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Social Security Taxation

By: Matt Rose, CFP®, Financial Advisor

Social Security income is designed to replace a percentage of a worker’s pre-retirement income in order to get them through retirement securely. While the significance of Social Security may differ with each retiree’s circumstances, it is nevertheless important to understand how this benefit is taxed. In this article, we will explore what makes Social Security taxable and what amount you can expect to pay taxes on.

In order to see if you will owe taxes on your Social Security, the IRS recommends taking one-half of your benefit and adding that amount to all your other retirement income, including any tax-exempt interest. This makes up your “combined income” which is calculated as:

½ of Social Security benefits + Adjusted Gross Income (AGI) + Nontaxable Interest

If your amount of combined income is above what the IRS calls the “base amount”, then you will owe tax on some portion of your benefit. For 2023, the base amount is $32,000 for joint filers and $25,000 for single and head-of-household filers.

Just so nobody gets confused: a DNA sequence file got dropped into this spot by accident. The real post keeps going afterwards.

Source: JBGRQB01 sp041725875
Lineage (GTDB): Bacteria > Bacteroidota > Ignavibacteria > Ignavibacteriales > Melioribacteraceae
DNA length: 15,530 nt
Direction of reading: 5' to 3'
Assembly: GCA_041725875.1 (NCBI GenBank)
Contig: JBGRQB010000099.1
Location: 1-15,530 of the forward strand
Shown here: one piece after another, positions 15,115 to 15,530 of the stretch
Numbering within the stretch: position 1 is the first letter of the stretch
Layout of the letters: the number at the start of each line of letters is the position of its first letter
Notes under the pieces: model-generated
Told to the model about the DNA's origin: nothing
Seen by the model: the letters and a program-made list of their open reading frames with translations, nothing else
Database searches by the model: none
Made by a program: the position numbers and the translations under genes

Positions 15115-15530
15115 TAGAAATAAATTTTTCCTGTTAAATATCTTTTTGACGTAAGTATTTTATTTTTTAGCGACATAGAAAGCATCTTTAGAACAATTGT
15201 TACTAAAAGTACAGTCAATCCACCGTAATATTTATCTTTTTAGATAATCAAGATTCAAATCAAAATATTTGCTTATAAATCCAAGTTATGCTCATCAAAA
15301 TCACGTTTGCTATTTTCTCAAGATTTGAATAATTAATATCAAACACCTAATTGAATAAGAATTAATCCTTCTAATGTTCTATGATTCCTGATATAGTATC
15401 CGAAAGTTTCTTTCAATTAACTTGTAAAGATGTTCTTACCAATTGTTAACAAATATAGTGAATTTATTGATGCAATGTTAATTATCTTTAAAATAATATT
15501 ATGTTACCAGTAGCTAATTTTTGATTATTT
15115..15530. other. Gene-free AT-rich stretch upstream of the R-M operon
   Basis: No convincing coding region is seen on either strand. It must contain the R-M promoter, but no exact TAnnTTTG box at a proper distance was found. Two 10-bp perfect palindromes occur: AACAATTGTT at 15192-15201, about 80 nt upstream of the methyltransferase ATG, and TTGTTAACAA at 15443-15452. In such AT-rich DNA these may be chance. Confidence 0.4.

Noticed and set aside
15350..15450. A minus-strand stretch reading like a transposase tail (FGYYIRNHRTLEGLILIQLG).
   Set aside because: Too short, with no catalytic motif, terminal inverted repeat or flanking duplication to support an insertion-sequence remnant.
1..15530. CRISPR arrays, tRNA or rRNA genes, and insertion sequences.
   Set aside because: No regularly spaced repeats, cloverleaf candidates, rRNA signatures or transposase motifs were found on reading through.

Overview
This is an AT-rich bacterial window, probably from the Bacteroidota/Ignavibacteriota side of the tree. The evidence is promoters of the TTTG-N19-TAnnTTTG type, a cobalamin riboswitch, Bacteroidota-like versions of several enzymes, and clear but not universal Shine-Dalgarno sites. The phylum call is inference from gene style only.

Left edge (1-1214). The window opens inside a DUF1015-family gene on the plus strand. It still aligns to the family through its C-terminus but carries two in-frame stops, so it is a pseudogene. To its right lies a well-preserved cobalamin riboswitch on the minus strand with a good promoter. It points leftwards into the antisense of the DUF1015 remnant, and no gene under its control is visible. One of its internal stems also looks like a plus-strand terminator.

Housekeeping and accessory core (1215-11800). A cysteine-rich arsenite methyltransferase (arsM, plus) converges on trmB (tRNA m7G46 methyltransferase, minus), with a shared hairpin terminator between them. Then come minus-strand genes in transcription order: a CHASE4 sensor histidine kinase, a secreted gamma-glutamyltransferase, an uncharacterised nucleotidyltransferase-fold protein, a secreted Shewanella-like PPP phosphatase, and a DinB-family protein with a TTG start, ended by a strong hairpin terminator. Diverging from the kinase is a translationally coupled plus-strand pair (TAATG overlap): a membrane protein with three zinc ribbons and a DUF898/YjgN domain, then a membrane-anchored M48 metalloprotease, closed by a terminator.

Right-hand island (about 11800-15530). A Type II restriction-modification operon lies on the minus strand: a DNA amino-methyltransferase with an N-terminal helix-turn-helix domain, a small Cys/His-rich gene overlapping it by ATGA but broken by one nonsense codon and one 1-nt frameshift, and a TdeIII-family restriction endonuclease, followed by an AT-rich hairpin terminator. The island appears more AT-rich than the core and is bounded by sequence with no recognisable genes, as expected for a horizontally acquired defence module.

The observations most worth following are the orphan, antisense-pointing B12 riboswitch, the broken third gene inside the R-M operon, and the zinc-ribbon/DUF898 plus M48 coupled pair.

The amount of Social Security that will be considered taxable depends on your total retirement income. You will never pay taxes on more than 85% of your Social Security income. Here is a helpful chart summarizing what percent of your benefit you should expect to pay taxes on given your combined retirement income:

Combined Income - Single or Head-of-Household Filers
Combined Income - Married Filing Jointly
% of Taxable Social Security Benefits
$0 - $25,000 (base)
$0 - $32,000 (base)
Between $25,000 - $34,000
Between $32,000 - $44,000
More than $34,000
More than $44,000

It should be noted that states have the right to tax Social Security. However, Kentucky currently does not.

At MCF, we have you covered in every area of your financial life. We know there are many complexities regarding taxes in retirement. Please reach out to us if you have any questions or would like to discuss in greater detail.

Source: SSA Gov Site

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